treatment that attacks some part of cancer cells that makes them different from normal cells. Targeted therapies tend to have fewer side effects than chemotherapy drugs with broader action. See also chemotherapy.
see high-dose rate brachytherapy.
in medicine, generally understood to mean that the disease can no longer be effectively treated or cured, and the patient is dying. See also palliative treatment, hospice.
the male reproductive glands normally found in the scrotum. The testicles produce sperm and the male hormone testosterone. See also scrotum, sperm, testosterone.
called the male hormone, it is made mostly in the testicles. It stimulates blood flow, growth in certain tissues, and secondary sexual characteristics. In men with prostate cancer, it can also make the tumor grow. See also hormone, prostate, testicles.
also called treatment. Any of the measures taken to treat a disease,. See also alternative therapy, complementary therapy, standard therapy, unproven therapy.
a method in which heat from the breast is measured and mapped. This method is not a reliable way to detect breast cancer. The resulting image is called a thermogram.
a doctor who operates on organs in the chest cavity. The word thoracic refers to the thorax, another name for the chest.
also called 3DCRT. Treatment that uses sophisticated computers to very precisely map the location of the cancer within the body. The patient may be fitted with a plastic mold much like a cast to keep them still and in the same position for each treatment so that the radiation can be more precisely aimed. Radiation beams are then aimed from several directions. This reduces the radiation effects on normal tissues and may allow higher doses of radiation to be used. See also external beam radiation therapy, radiation.
a decrease in the number of platelets in the blood with an increased risk of bleeding; can be a side effect of chemotherapy. See also chemotherapy, platelet.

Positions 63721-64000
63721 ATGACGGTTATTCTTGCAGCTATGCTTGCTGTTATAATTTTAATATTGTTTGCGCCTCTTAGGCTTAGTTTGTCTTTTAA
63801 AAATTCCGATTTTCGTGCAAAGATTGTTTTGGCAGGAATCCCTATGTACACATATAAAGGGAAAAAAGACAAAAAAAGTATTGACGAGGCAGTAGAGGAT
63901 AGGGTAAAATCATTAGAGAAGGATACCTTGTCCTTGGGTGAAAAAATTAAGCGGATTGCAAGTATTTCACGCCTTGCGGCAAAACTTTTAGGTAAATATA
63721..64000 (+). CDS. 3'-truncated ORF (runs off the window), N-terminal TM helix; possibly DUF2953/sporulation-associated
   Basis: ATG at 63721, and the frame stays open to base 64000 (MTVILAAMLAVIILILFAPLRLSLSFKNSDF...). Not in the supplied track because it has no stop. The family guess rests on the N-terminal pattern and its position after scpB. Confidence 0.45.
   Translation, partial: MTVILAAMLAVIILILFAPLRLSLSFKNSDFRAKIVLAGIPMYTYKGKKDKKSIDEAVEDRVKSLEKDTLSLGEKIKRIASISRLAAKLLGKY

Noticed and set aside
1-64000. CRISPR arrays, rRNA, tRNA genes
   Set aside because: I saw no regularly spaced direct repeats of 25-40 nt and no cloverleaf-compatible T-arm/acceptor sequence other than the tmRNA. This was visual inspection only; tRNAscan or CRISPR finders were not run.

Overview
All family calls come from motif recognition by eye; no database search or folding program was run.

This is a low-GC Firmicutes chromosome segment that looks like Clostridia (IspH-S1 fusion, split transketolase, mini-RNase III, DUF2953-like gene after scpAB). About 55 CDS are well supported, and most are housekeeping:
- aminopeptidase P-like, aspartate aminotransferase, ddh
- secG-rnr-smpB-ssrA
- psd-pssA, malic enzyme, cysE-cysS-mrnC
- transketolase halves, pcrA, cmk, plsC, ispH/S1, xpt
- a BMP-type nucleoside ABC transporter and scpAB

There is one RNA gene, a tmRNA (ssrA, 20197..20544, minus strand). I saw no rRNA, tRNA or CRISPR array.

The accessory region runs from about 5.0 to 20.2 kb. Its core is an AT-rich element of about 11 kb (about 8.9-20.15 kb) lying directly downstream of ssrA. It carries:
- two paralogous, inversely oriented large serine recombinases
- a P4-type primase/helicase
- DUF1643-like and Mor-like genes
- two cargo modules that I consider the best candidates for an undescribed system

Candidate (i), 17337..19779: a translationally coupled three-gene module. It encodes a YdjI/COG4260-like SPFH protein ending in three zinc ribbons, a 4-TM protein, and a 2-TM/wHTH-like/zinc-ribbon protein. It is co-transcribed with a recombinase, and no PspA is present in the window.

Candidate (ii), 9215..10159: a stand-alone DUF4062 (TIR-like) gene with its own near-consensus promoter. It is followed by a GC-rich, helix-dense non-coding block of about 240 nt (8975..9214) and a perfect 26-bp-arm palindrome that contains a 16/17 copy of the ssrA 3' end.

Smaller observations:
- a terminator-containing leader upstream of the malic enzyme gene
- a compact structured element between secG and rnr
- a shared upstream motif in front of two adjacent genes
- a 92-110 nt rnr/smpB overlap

a gland at the base of the neck (behind the upper breastbone or sternum) that helps certain lymphocytes to mature. The thymus is part of the immune system. See also immune system, lymphocyte, sternum.
a gland at the front of the neck which puts out hormones that regulate how quickly the body uses energy and affects many other body functions. The word thyroid can also refer to certain hormones made by the thyroid gland.
also called the shinbone. The thicker, inner bone (on the big toe side) of the 2 bones in the lower leg that go from the knee to the ankle. See also fibula.
a collection of cells that work together to perform a particular function.
also called T-cells. White blood cells made in the thymus gland. They make cytokines and play a large role in the immune response against viruses, transplanted organs and tissues, and cancer cells. See also cytokines, thymus, white blood cells.
see combination hormone therapy.
also called TCE. An exam that looks at the entire colon (the large intestine); for examples, see colonoscopy or double contrast barium enema.
in medical treatment, the harmful effects of a medicine or treatment, especially at higher doses. Can also refer to the effects of poisons or other non-medical substances.
the windpipe. The trachea connects the larynx (voice box) with the bronchi (the 2 large air passages that lead into the lungs) and serves as the main passage for air coming from the nose and mouth into the bronchi and lungs.
surgery to create an opening of the trachea through the neck. See also trachea.
blood or blood products that are given into a vein (intravenous or IV). Most such products are taken from unrelated donors and tested for disease before use, but a person can donate their own blood ahead of time to be given during certain planned surgeries or procedure.
in the prostate, this is the innermost area that surrounds the urethra. This is where benign prostatic hyperplasia (BPH) develops. See also benign prostatic hyperplasia (BPH), prostate, urethra.
genetic material that is out of its normal place, as when deoxyribonucleic acid (DNA) from one chromosome breaks off and gets attached to a different chromosome. See also chromosome, deoxyribonucleic acid, mutation.